In conversation with the authors. Finland

It’s been three days since the tour started on 2nd May in Helsinki. Today the bus will reach the island of Hailuoto and the village of Marjaniemi, a seaside residential on the western flank of Finland with a historical lighthouse on its ground. The bus will stay on the island only for a few hours with eight authors now occupying the vehicle. Let’s take a breath and shed some light on them. Follow me to the textual and virtual conversation with the authors.

Shade #1

Troubadours are hopping on and off the bus. Unoriginal as a bus is – as a means to transport – so are words. ‘Troubadour’ is connected to the French “trouver” and means “to invent, discuss and compose”. I have heard it, my heart, my skin’s getting weary before the first line is written. By the way, I saw Satu Taskinen is now on the bus, a Finnish writer who is living in Austria. Welcome back home to Finland and welcome on board. “A reader uses the text for his/her own purposes.” Thanks, Satu, I feel encouraged! And Peter Højrup, Danish author and editor of the journal banana split, acknowledges: “If you take the Author out of the equation, the text is no longer a conversation.”

But don’t think that this allows you to read alone and only for your own pleasure. And please don’t forget that libraries are open and public spaces as well. “Literature should communicate – it can never be a one way street“, Marko Tomaš adds.

Shade #2

I was just eating lunch and talking with my room mate. She had quite a nice evening yesterday in a bar close by with some people who have been living in the same neighborhood in Berlin for their whole life. She told me that interacting with them was of a unique simplicity, telling stories she had heard several times in some variation or another in her lifetime. She found it soothing to an extent that she actually questioned the lifestyle she’d been living in Berlin.

Young Polish writer Kartarzyna Fetlińska is cultivating a style that takes on an open and experimental approach in order to create a new way of communication and writing. Her style oscillates between writing and performance. “Be it on the Internet or in everyday life, a reader-open approach does not always work. Nevertheless, I believe it is absolutely worth the effort, since social editing is a way to establish connections between real people, and not between people and text only. Besides, it demands a great deal of trust, empathy and mutual understanding, all of which we need in the contemporary reality.”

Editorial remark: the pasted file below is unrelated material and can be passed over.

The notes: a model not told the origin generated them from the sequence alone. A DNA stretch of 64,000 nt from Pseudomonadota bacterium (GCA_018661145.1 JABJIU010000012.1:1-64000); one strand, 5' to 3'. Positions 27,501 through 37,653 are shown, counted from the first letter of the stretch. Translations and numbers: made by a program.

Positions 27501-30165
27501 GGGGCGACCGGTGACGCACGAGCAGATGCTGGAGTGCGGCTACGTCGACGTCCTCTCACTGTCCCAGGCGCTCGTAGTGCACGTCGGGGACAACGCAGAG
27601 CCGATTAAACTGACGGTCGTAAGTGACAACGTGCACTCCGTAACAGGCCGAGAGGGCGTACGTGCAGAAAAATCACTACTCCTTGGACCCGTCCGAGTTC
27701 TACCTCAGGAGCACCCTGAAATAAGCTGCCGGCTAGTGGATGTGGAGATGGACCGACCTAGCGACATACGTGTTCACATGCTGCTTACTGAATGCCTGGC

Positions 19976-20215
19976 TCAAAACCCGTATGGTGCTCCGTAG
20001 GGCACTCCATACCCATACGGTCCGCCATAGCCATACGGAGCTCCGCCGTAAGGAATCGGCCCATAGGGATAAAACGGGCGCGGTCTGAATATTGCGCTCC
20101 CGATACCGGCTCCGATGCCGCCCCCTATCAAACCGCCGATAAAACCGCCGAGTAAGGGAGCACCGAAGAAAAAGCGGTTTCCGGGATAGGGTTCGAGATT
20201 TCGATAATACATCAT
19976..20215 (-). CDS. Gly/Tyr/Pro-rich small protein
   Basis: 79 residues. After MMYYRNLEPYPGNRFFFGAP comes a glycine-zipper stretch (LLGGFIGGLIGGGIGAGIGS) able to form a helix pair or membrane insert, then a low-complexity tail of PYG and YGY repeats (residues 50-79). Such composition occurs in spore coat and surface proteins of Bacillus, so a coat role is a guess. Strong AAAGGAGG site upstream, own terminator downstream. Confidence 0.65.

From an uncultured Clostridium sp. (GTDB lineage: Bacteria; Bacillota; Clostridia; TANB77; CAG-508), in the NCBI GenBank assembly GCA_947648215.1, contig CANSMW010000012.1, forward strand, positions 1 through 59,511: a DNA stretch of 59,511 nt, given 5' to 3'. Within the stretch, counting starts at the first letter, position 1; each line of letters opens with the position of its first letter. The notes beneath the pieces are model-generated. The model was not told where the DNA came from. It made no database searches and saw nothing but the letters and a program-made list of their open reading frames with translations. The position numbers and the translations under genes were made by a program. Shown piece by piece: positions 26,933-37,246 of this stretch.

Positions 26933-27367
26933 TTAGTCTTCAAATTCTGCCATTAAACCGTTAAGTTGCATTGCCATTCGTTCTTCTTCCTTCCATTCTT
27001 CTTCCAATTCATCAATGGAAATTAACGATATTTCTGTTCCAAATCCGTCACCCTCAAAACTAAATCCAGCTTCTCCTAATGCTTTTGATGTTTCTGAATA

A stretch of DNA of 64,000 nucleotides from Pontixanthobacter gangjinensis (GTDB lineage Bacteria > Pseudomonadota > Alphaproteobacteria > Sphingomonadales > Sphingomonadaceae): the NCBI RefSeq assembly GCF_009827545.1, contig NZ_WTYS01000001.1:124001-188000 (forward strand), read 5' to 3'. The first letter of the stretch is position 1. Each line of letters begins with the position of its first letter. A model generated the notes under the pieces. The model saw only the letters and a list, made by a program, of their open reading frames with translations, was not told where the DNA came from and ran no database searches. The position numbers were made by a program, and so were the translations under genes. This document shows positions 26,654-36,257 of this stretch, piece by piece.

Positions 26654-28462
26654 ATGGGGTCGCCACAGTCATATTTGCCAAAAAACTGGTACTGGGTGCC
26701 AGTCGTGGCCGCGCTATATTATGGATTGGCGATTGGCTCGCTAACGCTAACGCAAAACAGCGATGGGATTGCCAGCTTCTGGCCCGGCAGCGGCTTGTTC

How does this world work, this contemporary reality? Dr. Alev Adil, British poetress who is engaged in a literary project in Cypress, LAC, states: “Sometimes I work alone, sometimes I work with others but I always think of my work as a collaboration. It is an enunciation to, and a complicity with, an imagined other. Having a partner in crime can make that adventure even more precious and delicious. (…)

And in a brutalised minimum wage world so many readers are looking for reassurance rather than liberation. Self-help books outsell poetry or literary fiction by far, and most of what passes for literary fiction is pedestrian middle brow bullshit.” says Alev.

The great increase of authors throughout the internet; the internet and computational technology itself working basically on language; the stress on communication and networks; publishing becoming less expensive and costly – these are just a few reasons one could consider to undermine Alev’s position. People maybe feel the need to be a writer. What is then special about literature?

Alev though has a similar answer as Katarzyna. “But I grew to learn that literature was a way of connecting to different people, that shared passions are a way creating intimacy.”

Shade #3


A griot is a griot is a griot (Instagram, Fiston).

“Writing is just a way of using someone else’s words as if they were mine. In the end, you’re right: all of this (poetry and so on) is a big enterprise of plagiarism”, writes Andrea Inglese who also took the picture above. “We all live in different countries, we speak different languages, and we create something together using this temporal and spatial distance. The final goal of this collaborative project should be an exhibition, a book, or just a creative experience.”

Thank you, Andrea. It is different than different.

“Leaving one’s own prison-head is the best thing in collaboration.”

On the way to the lighthouse. (Please click on the picture.)


There were two mistakes in the article which are now corrected. Dr. Alev Adil is not of Turkish origin. The words which are now attributed to Andrea Inglese have falesely been attributed to Ricardo Domeneck.


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